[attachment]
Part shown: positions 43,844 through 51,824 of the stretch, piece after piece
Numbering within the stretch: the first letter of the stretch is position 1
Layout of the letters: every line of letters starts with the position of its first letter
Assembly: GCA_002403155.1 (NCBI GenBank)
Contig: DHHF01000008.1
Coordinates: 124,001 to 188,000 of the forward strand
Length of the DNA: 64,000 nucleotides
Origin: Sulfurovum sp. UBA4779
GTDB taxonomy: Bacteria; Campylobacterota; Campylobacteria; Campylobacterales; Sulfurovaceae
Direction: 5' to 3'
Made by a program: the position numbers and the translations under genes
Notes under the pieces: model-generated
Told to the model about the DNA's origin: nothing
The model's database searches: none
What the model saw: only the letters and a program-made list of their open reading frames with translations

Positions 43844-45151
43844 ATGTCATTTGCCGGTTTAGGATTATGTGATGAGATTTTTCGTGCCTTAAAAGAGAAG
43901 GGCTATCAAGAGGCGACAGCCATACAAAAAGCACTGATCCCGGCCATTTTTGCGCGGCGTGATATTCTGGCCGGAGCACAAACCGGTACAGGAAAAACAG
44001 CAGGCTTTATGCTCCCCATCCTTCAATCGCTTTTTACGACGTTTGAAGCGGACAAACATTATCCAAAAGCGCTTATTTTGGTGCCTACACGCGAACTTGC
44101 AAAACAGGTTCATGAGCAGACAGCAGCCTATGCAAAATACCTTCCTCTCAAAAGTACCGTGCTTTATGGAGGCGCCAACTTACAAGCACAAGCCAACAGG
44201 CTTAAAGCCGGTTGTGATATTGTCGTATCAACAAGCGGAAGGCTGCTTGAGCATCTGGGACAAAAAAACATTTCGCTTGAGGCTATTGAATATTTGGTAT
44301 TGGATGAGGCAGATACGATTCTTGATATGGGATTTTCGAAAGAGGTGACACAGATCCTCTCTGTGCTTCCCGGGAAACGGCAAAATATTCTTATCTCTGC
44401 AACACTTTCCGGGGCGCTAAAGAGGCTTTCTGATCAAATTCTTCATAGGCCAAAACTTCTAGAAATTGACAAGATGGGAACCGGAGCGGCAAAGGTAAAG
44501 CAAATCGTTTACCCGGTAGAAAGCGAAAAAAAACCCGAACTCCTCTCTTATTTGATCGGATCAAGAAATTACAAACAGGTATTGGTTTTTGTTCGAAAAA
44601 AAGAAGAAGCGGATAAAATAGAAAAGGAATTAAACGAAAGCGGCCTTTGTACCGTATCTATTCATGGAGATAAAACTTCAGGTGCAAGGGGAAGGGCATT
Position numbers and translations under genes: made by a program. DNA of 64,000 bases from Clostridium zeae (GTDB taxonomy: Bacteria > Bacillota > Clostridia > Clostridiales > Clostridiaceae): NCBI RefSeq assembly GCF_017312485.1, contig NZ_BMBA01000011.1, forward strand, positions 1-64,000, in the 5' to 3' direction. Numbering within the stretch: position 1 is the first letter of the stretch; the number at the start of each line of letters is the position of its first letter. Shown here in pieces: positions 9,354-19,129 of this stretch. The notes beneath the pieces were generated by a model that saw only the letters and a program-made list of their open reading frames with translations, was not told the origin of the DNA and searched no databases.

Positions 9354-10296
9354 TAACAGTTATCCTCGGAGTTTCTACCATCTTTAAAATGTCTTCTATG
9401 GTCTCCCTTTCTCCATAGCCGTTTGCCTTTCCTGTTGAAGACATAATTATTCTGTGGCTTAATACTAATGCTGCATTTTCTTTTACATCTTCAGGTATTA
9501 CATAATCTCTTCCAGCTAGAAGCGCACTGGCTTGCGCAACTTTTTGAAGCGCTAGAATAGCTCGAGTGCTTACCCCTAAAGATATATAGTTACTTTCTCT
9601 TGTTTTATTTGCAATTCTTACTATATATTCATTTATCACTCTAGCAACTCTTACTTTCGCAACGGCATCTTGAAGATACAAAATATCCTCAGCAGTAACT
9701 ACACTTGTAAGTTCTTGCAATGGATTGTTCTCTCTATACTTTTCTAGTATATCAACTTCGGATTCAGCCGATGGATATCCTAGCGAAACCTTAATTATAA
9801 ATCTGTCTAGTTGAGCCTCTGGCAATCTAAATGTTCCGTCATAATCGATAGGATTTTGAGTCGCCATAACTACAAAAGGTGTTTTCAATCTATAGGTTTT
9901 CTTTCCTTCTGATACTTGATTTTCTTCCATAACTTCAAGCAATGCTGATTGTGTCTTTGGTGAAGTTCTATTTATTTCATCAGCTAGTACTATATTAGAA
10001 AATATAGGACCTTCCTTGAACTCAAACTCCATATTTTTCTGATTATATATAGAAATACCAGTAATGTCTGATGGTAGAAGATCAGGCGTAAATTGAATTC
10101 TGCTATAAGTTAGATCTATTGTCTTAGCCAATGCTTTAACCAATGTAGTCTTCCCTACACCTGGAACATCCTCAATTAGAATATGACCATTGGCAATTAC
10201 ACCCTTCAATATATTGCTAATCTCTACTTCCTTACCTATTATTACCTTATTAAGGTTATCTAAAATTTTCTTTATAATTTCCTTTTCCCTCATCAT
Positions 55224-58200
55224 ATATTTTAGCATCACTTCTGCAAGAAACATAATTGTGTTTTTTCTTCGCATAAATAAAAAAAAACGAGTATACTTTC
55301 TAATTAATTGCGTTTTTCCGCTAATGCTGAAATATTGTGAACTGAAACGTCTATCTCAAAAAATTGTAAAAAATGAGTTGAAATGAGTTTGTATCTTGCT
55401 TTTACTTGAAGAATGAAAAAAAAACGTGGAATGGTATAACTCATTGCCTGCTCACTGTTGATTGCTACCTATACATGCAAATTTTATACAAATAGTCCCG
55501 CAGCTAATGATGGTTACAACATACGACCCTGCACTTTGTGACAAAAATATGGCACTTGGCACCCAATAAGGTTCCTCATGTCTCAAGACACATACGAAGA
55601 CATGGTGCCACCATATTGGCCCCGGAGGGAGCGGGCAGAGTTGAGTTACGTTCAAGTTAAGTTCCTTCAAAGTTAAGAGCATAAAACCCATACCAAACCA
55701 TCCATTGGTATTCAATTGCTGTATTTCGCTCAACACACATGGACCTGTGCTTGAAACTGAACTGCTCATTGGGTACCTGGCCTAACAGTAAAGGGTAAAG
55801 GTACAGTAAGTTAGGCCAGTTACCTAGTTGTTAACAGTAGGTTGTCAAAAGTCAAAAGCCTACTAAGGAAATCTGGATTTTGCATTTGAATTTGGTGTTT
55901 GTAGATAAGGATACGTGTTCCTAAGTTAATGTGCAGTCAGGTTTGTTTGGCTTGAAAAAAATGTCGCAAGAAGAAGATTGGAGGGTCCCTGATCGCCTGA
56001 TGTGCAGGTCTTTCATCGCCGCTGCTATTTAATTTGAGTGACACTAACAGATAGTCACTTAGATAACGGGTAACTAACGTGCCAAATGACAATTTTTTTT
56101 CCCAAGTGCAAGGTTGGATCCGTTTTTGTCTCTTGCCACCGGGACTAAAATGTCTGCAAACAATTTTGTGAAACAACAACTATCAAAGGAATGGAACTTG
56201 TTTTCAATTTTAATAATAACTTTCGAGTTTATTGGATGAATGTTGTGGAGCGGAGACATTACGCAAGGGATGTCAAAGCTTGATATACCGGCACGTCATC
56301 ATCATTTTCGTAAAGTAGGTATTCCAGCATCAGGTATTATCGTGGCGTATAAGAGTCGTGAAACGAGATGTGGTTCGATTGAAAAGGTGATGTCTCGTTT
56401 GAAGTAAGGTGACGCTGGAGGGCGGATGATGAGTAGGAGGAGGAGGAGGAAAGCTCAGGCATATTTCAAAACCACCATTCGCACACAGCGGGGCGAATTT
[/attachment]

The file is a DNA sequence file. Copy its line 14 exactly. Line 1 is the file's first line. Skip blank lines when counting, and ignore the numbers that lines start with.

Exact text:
The model's database searches: none